In conclusion it seems that the “book of the law” which Hilkiah found in the temple was not a recently written Deuteronomy for the purpose of (and as a basis of) Josiah’s reform, but an early Deuteronomy, if not all of the law, written in the second millennium by Moses. Although there is more work to be done concerning the thematic arguments of 2 Kings 23 and the real significance of the treaty forms, it seems as though the burden of proof lies with the higher critic at this point.
 Peter C. Craige, The Book of Deuteronomy, pp. 46,69; Robinson, Joshiah’ Reform and the Book of the Law, pp. 29-34.
 Leon Wood, Survey of Israel’s History, p. 367, n., 88.
 Lundbom, p.29.
 Thompson, Deuteronomy: An Introduction and Commentary, p. 57; Driver, A Critical and Exegetical Commentary on Deuteronomy, pp. xxxiv-lxii; Harrison, Introduction to the Old Testament:,pp. 640-641; ZPEB, vol. 2 p. 112 by Harrison.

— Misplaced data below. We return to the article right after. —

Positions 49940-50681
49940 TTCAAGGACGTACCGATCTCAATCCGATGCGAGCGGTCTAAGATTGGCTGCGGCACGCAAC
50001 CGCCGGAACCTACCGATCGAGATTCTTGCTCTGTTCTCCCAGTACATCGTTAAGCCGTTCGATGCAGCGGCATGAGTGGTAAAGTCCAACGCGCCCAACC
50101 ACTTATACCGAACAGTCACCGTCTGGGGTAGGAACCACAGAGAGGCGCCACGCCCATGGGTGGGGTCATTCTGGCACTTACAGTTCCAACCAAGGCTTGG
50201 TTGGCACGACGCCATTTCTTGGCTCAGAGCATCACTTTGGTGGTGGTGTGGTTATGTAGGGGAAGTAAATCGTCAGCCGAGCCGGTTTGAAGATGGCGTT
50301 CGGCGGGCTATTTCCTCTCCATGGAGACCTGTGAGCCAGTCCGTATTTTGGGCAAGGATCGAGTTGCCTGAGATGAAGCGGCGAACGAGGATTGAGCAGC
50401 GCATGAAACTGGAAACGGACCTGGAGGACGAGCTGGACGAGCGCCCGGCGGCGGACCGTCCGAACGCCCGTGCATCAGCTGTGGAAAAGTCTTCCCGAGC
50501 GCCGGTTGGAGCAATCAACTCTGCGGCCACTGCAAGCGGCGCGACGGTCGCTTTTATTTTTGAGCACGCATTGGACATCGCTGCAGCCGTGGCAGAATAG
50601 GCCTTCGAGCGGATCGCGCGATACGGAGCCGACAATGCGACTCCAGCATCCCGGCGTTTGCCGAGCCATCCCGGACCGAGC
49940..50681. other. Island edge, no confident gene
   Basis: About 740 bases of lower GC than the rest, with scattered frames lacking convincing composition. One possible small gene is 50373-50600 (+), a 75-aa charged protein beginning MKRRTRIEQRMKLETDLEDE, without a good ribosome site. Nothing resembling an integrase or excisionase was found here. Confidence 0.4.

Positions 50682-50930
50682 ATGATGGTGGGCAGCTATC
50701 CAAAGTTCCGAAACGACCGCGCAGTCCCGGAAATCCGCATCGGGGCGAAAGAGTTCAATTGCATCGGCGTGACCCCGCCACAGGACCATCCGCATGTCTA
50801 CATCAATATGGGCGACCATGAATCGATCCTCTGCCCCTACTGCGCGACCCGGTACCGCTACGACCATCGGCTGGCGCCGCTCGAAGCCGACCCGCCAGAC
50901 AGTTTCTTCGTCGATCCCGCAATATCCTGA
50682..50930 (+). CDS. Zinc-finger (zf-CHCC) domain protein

George R. Berry, “The Code Found in the Temple.” JBL, pp., 14-15.
 Driver, p. xlv.
 Ibid.,pp. l-lv.
 Driver has a higher critical discussion of this, pp. lvi- lxii.
 Robinson, pp., 8-9.
 Robinson, pp. 12-15.
 Lundbom, p. 302.
 Ibid., p. 300.
 Robinson, p. 15.
 Driver, p. lvi.
 Robinson, pp. 27-28.
 Robinson, p. 30.
 Robinson, pp. 28-29.
 Wood, p. 367, n. 88.
 Driver, p. lvi.
 Kitchen, Ancient Orient and Old Testament, p. 99.
 See the above discussion under “Textual Elements”
 Thompson, p. 52 n. 1.
 Harrison, pp. 637-638.
 See above under “author.”